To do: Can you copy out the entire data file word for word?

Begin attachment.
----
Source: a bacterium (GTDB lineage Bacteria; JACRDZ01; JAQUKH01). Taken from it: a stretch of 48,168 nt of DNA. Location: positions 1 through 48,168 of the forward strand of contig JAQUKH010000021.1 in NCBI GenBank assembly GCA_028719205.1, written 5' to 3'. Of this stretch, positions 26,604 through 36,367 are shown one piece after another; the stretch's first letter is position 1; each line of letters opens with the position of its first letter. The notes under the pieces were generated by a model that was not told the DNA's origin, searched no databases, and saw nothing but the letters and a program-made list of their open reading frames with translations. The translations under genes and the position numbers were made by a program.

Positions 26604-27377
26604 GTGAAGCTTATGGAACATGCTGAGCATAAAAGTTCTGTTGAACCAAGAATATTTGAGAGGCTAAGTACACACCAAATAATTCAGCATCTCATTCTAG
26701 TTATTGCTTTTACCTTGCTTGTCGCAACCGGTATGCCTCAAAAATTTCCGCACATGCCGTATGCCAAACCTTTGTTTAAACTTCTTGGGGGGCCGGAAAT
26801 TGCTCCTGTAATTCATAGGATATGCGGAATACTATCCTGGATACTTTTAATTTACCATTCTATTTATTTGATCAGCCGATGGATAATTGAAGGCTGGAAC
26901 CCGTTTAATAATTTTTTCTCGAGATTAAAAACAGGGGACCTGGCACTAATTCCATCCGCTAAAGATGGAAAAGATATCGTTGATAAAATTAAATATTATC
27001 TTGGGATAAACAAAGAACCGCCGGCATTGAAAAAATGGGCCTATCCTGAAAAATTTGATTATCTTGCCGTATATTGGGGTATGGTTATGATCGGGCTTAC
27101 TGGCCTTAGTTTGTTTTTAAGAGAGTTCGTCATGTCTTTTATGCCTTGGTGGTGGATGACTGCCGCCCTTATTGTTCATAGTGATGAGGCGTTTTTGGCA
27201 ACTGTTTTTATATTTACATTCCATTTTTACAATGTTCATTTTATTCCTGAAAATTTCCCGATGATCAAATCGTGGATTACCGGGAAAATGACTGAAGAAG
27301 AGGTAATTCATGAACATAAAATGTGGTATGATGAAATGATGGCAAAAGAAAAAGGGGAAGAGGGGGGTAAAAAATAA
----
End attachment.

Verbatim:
Source: a bacterium (GTDB lineage Bacteria; JACRDZ01; JAQUKH01). Taken from it: a stretch of 48,168 nt of DNA. Location: positions 1 through 48,168 of the forward strand of contig JAQUKH010000021.1 in NCBI GenBank assembly GCA_028719205.1, written 5' to 3'. Of this stretch, positions 26,604 through 36,367 are shown one piece after another; the stretch's first letter is position 1; each line of letters opens with the position of its first letter. The notes under the pieces were generated by a model that was not told the DNA's origin, searched no databases, and saw nothing but the letters and a program-made list of their open reading frames with translations. The translations under genes and the position numbers were made by a program.

Positions 26604-27377
26604 GTGAAGCTTATGGAACATGCTGAGCATAAAAGTTCTGTTGAACCAAGAATATTTGAGAGGCTAAGTACACACCAAATAATTCAGCATCTCATTCTAG
26701 TTATTGCTTTTACCTTGCTTGTCGCAACCGGTATGCCTCAAAAATTTCCGCACATGCCGTATGCCAAACCTTTGTTTAAACTTCTTGGGGGGCCGGAAAT
26801 TGCTCCTGTAATTCATAGGATATGCGGAATACTATCCTGGATACTTTTAATTTACCATTCTATTTATTTGATCAGCCGATGGATAATTGAAGGCTGGAAC
26901 CCGTTTAATAATTTTTTCTCGAGATTAAAAACAGGGGACCTGGCACTAATTCCATCCGCTAAAGATGGAAAAGATATCGTTGATAAAATTAAATATTATC
27001 TTGGGATAAACAAAGAACCGCCGGCATTGAAAAAATGGGCCTATCCTGAAAAATTTGATTATCTTGCCGTATATTGGGGTATGGTTATGATCGGGCTTAC
27101 TGGCCTTAGTTTGTTTTTAAGAGAGTTCGTCATGTCTTTTATGCCTTGGTGGTGGATGACTGCCGCCCTTATTGTTCATAGTGATGAGGCGTTTTTGGCA
27201 ACTGTTTTTATATTTACATTCCATTTTTACAATGTTCATTTTATTCCTGAAAATTTCCCGATGATCAAATCGTGGATTACCGGGAAAATGACTGAAGAAG
27301 AGGTAATTCATGAACATAAAATGTGGTATGATGAAATGATGGCAAAAGAAAAAGGGGAAGAGGGGGGTAAAAAATAA